Intensive Care Medicine

, Volume 29, Issue 5, pp 853–853 | Cite as

Thoughts on intensive care: from morphine to Merlyn and Tolstoy to television

  • Cory FranklinEmail author
On the Web only


Morphine Electronic Supplementary Material Patient Care Critical Care Intensive Care Medicine 
These keywords were added by machine and not by the authors. This process is experimental and the keywords may be updated as the learning algorithm improves.

The heritage of intensive care medicine is passing from the first generation of intensivists, who began practicing in the 1960s and 1970s, to the next generation of practitioners. Passing this torch involves instruction not simply about medical facts and technical know-how, but about judgment, conduct, and interactions with patients, ICU staff, and other physicians as well as with society as a whole. Such instruction is essential to any sense of professional continuity.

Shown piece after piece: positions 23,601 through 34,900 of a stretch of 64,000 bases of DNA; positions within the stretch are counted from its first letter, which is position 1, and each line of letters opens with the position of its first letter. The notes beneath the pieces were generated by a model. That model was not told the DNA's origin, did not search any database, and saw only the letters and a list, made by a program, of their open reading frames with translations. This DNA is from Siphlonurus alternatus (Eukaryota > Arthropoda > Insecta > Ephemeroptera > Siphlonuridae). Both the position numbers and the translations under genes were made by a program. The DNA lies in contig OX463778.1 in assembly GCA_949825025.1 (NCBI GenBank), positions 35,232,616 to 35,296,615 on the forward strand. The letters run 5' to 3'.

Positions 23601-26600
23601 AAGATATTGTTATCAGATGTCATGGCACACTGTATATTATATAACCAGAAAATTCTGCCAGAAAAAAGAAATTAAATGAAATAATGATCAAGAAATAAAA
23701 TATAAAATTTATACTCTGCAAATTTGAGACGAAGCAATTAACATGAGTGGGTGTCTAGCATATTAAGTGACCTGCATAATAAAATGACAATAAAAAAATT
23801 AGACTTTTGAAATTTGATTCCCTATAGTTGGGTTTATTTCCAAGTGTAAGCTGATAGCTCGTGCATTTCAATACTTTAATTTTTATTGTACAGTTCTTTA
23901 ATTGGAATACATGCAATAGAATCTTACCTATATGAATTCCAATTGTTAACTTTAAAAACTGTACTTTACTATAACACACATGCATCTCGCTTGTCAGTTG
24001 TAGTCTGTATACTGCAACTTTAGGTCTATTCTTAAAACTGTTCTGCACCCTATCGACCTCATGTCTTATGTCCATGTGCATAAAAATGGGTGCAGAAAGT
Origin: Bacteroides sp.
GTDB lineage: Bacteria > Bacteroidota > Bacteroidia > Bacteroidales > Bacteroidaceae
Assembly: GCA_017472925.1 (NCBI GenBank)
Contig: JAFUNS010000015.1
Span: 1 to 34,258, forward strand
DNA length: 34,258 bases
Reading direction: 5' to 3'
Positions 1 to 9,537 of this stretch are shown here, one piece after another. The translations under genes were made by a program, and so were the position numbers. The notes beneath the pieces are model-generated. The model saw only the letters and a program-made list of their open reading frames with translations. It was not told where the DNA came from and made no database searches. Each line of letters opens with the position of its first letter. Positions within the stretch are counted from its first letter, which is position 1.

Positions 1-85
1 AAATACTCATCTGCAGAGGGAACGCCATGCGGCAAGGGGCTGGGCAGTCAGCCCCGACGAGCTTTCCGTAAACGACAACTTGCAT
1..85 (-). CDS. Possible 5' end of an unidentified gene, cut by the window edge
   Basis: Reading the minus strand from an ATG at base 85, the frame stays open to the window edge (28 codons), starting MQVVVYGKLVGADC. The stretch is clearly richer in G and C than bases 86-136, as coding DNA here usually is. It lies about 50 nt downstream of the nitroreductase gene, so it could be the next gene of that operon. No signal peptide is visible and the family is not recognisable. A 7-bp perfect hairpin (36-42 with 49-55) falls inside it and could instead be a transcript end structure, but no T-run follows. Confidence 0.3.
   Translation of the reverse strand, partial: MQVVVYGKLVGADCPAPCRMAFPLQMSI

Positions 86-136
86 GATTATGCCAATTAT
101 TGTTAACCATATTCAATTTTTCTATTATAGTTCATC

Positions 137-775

Computers and other technology unknown to the first generation of intensivists are currently revolutionizing patient care, but are simultaneously threatening to dehumanize the intensive care environment. In the midst of such tumultuous progress it is essential to remind critical care practitioner that medicine is as much art as it is science, and that the ICU should remain a place to observe and practice that art. The 100 points presented as electronic supplementary material are submitted to intensivists, old and young, as guideposts to practicing that art in the ICU. The reader may find fault with some points and disagree with others, but the intent of each point is to recall the ancient dictum of Hippocrates, no less important today than it was 2500 years ago:- "Where there is love of man, there is also love of the art."

Copyright information

© Springer-Verlag 2003

Authors and Affiliations

  1. 1.905 Ottawa LaneWilmetteUSA
  2. 2.Division of Medical Intensive CareCook County HospitalChicagoUSA
  3. 3.Finch University of Health SciencesChicago Medical SchoolNorth ChicagoUSA

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